The Old Testament line that inaugurates Lent for most is: “Remember you are dust and unto dust, you shall return.” (Genesis 3:19) These words are spoken in a Garden, Eden. In this Garden, through an act of disobedience, Adam and Eve turned from God. This is followed by what Bl.John Henry Newman wittingly describes as “The original excuse.” (Cf., Bl. John Henry Newman, Oxford University Sermons, Sermon 8) First Adam points to Eve saying, “The woman whom you put here with me—she gave me fruit from the tree,” and then Eve places the onus on the serpent, saying, “the snake tricked me, so I ate it.” (Genesis 3,12-13) In another other Garden, Gethsemane, we witness a supreme act of obedience to the Father.
Jesus speaks to His Father with child-like simplicity: “Father, if Thou art willing, remove this cup from Me: nevertheless, not My will, but Thine, be done.” (Mt 26,42) In this Garden, however, He makes Himself the excuse for everyone else. The Garden of Eden is where life is
springing forth on all sides, but selfishness leads to death. In Gethsemane, death is all-encompassing, but in this garden, selflessness leads to life.
His soul was sad to the point of death. He felt within His soul a sadness that was deep enough to cause the feeling of death. The Greek adjective περίλυπος (perilypos: from peri‐ around + lypé sorrow, grief) means properly, around‐sorrowful, that is, sorrowful (Read More)
When I was studying portrait painting in Florence, several years ago, I was struck by the charm of the old street shrines that can be seen built into the walls of the buildings that line the narrow streets. Many date back to the time of the building itself.
Not all are still obviously the focus for prayer, many seemed to unnoticed in a city in which Renaissance art abounds and much of the population has fallen away from the Faith.
Since then I have wondered, from time to time, if this is something we could do today, in a time and in places where Catholicism is not the dominant faith and the driving force the culture?
My feeling is we might, in many instances, struggle to persuade local government to go along with such a thing. However, perhaps if done tastefully and discretely on private property that is visible from the public street it might be possible.
I suggest that if what is done is truly beautiful, even non-believers would want it and it would, to a large degree, disarm potential critics by removing their desire to be offended by outward signs of the Faith. I have a friend who runs a menswear shop in the UK and he always places a small icon of the face of Christ, a Mandylion, which is just 6′ x 4′ in size, low down on the wall behind the counter. While it is not an obviously bold statement of faith, he deliberately places in such a position that when people pay for their clothes, they will see it on the wall behind the till in such a way that it gives the impression that they are peeking into his personal space and seeing an image that is their for his private devotion. He says that nobody ever objected, and many asked about it.
Non-Christians (and for that matter many Christians too) are much more likely to be irritated if the art is ugly or sentimental. I have often wondered, for example, if the militant secularists are in fact doing us a favor by objecting to the kitsch shopping mall nativity scenes that seem to be standard issue for retailers nowadays. Perhaps they are the unwitting agents of the Holy Spirit? Before my conversion in my early thirties, piped carol music and brightly-colored plastic McChristmasses gave me the impression that Christianity was for saddoes who didn’t (Read More)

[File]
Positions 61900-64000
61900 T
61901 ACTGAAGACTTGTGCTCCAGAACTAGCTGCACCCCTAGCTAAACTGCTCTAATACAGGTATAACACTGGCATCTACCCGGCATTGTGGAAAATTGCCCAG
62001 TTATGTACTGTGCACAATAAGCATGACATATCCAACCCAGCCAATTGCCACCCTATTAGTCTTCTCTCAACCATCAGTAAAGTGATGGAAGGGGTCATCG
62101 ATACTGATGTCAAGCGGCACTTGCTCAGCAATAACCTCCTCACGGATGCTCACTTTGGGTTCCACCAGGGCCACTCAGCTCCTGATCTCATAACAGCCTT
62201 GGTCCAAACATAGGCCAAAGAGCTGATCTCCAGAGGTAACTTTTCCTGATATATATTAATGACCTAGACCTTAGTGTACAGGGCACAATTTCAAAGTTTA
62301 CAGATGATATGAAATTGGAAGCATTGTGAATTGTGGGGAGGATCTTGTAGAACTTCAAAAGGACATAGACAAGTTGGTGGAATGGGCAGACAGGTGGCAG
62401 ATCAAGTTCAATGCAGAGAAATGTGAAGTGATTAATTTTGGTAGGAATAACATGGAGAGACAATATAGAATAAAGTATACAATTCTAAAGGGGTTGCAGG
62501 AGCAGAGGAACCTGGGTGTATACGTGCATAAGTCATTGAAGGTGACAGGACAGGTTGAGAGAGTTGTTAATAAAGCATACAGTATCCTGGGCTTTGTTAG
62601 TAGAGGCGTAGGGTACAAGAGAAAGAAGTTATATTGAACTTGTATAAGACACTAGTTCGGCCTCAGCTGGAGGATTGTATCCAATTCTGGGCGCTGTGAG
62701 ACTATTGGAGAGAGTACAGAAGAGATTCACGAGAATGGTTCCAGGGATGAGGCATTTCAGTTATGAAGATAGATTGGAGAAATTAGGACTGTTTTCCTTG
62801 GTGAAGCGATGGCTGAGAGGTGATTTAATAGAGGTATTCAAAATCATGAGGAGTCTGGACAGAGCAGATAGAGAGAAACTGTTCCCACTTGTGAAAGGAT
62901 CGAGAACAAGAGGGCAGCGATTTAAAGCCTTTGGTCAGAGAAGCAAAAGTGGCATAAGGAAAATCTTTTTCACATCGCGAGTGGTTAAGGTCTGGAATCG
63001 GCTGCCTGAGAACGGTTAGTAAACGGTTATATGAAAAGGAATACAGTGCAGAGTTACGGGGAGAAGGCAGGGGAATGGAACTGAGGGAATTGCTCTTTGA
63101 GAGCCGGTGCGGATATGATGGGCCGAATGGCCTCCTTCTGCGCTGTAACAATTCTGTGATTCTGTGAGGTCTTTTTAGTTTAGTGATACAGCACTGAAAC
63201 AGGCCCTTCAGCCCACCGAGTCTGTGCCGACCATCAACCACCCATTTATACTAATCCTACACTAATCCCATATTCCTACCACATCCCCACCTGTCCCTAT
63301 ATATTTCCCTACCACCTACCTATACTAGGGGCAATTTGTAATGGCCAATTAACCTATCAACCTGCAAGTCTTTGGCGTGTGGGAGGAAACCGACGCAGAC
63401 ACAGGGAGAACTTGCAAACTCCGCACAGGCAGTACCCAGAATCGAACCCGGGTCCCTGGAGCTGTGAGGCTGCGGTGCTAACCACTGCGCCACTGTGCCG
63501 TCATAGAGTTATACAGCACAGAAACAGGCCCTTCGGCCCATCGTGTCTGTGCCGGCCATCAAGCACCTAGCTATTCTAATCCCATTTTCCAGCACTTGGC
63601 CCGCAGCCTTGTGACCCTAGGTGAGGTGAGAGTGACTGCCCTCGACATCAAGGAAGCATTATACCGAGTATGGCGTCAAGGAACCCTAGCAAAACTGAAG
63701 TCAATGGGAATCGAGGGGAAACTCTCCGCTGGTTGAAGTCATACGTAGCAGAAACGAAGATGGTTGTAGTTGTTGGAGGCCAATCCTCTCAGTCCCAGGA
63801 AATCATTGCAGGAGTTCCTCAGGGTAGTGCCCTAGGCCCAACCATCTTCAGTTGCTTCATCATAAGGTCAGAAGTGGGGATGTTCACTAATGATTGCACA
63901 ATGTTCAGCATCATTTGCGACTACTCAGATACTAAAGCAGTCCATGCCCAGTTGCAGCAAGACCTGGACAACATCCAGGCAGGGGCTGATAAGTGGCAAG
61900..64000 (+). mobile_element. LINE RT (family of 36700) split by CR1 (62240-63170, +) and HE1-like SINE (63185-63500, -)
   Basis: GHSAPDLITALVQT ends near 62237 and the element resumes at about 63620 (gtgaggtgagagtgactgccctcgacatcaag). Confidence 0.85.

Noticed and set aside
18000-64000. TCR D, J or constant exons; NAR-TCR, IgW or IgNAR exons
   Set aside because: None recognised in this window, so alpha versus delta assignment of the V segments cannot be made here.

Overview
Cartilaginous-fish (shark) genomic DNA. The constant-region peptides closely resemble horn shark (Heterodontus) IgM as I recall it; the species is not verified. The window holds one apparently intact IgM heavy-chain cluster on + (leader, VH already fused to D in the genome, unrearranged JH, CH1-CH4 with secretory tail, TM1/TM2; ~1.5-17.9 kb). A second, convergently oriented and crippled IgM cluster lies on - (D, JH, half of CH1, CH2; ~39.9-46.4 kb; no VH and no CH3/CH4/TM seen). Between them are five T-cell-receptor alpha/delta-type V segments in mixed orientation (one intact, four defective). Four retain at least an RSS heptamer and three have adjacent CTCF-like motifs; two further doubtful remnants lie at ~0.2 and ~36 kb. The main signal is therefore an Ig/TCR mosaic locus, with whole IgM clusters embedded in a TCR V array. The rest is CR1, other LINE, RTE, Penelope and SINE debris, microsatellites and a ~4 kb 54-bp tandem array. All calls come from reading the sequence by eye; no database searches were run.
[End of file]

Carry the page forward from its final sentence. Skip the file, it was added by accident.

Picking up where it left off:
“We are made in the image and likeness of the Creator of all things and as such, we share in His creative power. Man is, in effect, as J.R.R. Tolkien put it, a sub-creator.”
The Parable of the Painter
There was once an artist, a painter of consummate skill who conceived a great work. He first spent weeks sketching and refining his inspiration. His studies for the various elements were works of art in themselves. When he was satisfied that he had captured his vision he began the task of preparing his support.
He spent days searching for the finest canvas, and days more stretching and preparing the canvas for paint. He sealed the surface with a foundation of gesso, sanding and reapplying until the ground held the perfect tension upon which to paint.
The paints he mixed himself, grinding the pigments and mixing them with a medium of his own invention. Finally, after many weeks, he was prepared to begin the painting.
He worked with skill and confidence. His brush never hesitating or erring. His composition was perfect, it held the eye and the imagination to such an extent that the viewer lost all track of time, gazing in endless wonder at the arrangement of the elements. The colors showed a harmony seldom seen, vibrant and luminous, echoing the music of the cosmos.
When at last he laid down his brush, the painter stepped back and saw the great beauty of his work. Exhausted from the effort, he then took his rest.
But the painter had an enemy, one who, out of envy, sought to disrupt all that the painter created. While the painter slept the enemy came into the studio and introduced a flaw into the foundation of the work. This flaw grew, spreading over the work threatening to destroy its beauty.
When the painter awoke and saw the damage done to the work, he thought first to destroy the painting and begin the long process again. But the work was precious to him, a child of his imagination, and he could not bear the thought of destroying it. He considered correcting the flaw but feared that it would simply reappear as it now had become part of the work itself.
Finally he concluded there was only one way to save the work. He painted himself into the work and taught the work how to correct itself.
In His Image and likeness
In the story of the fall of (Read More)
Joyce Rupp’s Reflection – February 2018